German director Nele Wohlatz’s The Future Perfect addresses the increasingly complicated challenges of intercultural communication. Divided into three parts with each meant to correlate with the linguistic structure of past, present, and future, the film chronicles Xiaobin (Xiaobin Zhang), a Chinese teenager trying to learn enough Spanish to hold a job in Buenos Aires. The opening scenes represent Xiaobin’s failure on this front, as she cannot remember the names of deli meats well enough to handle cashier duties in her uncle’s supermarket. Wohlatz depicts Xiaobin’s ineptitudes as seeming flashbacks from the questions asked during an oral exam in a Spanish course. Thus, each successive line of questioning moves the narrative further into the future, until arriving at the titular tense. It’s an ingenious structuring device, one that Wohlatz utilizes for intriguing questions about the need to constantly reform the definition of culture, whether for interpersonal relationships or theorizing the contemporary state of global migration.
The film’s singularity of vision derives in part from its unusual (to cinema, at least) comingling of settings and characters. While cleaning her work area, Xiaobin meets Vijay (Saroj Kumar Malik), a local computer programmer who subsequently takes Xiaobin on a few dates and asks her to marry him. Wohlatz positions Vijay, who’s from India, less as an intense love interest for Xiaobin than another awkward soul whose stabs at a connection are exclusively routed through social channels of the public sphere, such as Facebook and a trip to the movies. Wohlatz dangles the possibility of conventional romance as bait for the viewer in order to disarm those very expectations. Not unlike the work of author Ottessa Moshfegh, whose collection of short stories Homesick for Another World deals exclusively in misfits grappling with their inability to adopt the shackles of social norms, The Future Perfect has the texture of a novella that keeps reworking the same idea in successively intricate ways.
The film’s singularity of vision derives in part from its unusual comingling of settings and characters.
While the difficulty of acquiring a new language looms over the film, Wohlatz keeps Xiaobin’s frustrations rooted in the impossibility of expression, reflected in the almost deadpan quality of Zhang’s performance. Tellingly, Wohlatz had Zhang screen several Buster Keaton films before production began on The Future Perfect, in order to impart how the lack of facial expression generates ambiguity. The choice to render Xiaobin a Keaton-esque figure of disillusion proves oddly humorous as a counterpoint to the forced silence that can result from cultural ignorance. Wohlatz finds Xiaobin’s anxiety without milking it for easy pathos; when she can’t read a restaurant’s menu and leaves in frustration, the scene is shot with a single, static take, neither negating Xiaobin’s embarrassment nor heightening the relatively harmless faux pas. Whereas a less considerate film would render the moment as a potential narrative turning point, it’s but another thread in Wohlatz’s thickening visual description of sociocultural isolation.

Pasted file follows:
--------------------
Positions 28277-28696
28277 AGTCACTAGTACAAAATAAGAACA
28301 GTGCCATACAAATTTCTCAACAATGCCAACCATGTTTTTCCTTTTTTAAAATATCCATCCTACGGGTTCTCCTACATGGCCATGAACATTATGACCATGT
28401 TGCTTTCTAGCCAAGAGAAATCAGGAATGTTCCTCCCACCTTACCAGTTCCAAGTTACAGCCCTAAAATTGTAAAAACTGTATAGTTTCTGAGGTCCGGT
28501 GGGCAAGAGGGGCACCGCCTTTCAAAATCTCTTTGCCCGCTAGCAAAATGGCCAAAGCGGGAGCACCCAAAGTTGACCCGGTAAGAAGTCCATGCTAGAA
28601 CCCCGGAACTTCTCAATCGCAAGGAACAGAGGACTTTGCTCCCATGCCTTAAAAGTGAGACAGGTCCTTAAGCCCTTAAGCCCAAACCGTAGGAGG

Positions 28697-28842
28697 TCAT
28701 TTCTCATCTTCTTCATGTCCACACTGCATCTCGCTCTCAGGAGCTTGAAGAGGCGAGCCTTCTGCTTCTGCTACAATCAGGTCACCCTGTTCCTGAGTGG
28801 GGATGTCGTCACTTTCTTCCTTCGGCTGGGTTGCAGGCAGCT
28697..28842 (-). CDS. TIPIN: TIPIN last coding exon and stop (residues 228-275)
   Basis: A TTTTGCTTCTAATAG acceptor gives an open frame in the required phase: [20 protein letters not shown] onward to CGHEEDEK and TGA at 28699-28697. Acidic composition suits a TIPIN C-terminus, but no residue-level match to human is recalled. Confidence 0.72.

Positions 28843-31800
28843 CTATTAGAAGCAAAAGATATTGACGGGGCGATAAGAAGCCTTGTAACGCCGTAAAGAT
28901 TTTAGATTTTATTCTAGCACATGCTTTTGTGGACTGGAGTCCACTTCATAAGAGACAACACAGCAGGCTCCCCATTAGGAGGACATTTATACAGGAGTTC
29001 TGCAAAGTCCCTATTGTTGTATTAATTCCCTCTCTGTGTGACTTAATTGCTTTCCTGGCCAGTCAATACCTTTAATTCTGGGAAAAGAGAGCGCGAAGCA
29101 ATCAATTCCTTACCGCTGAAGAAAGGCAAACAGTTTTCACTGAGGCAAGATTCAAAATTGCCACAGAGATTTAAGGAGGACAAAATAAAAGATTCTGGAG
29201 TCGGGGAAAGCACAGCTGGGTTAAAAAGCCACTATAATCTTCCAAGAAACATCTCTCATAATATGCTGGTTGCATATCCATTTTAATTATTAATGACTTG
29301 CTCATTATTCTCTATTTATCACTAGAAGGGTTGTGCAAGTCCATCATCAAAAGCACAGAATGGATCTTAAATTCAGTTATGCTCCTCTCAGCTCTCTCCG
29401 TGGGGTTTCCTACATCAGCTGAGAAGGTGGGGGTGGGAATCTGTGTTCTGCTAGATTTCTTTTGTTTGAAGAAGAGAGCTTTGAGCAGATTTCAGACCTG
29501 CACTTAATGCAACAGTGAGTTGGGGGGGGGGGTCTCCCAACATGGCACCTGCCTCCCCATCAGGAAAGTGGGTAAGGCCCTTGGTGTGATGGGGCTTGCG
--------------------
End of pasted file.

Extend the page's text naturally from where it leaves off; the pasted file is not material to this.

Wohlatz integrates story details through Xiaobin’s Spanish lessons so that her answers to exam questions double as narrative exposition. As Xiaobin tells it, her parents would likely disapprove of Vijay because he isn’t Chinese, which leads to a series of dramatized responses in which Xiaobin imagines various outcomes of her current relationship. Vacillating from assertive to violent to mournful, these psychological projections perform the same act as cinema itself, placing onto the screen that which once existed only in the mind and even recall Kenji Mizoguchi’s The Life of Oharu for their expression of the many lives women must lead in order to gain even a semblance of independence within patriarchal societies.
As the concluding sequence introduces the possibility of fantasy as a potential method of escape, the film ultimately suggests Xiaobin’s capacity for imagination as her energizing source of personal meaning. For Wohlatz, and The Future Perfect as a whole, the need for imaginative thinking extends beyond the realm of daydreams and into a radicalized reckoning with inequity of various sorts. And though language and its intricacies continues to trouble Xiaobin, she’s nonetheless on the right path toward adapting the empathetic demands of this complex new global landscape.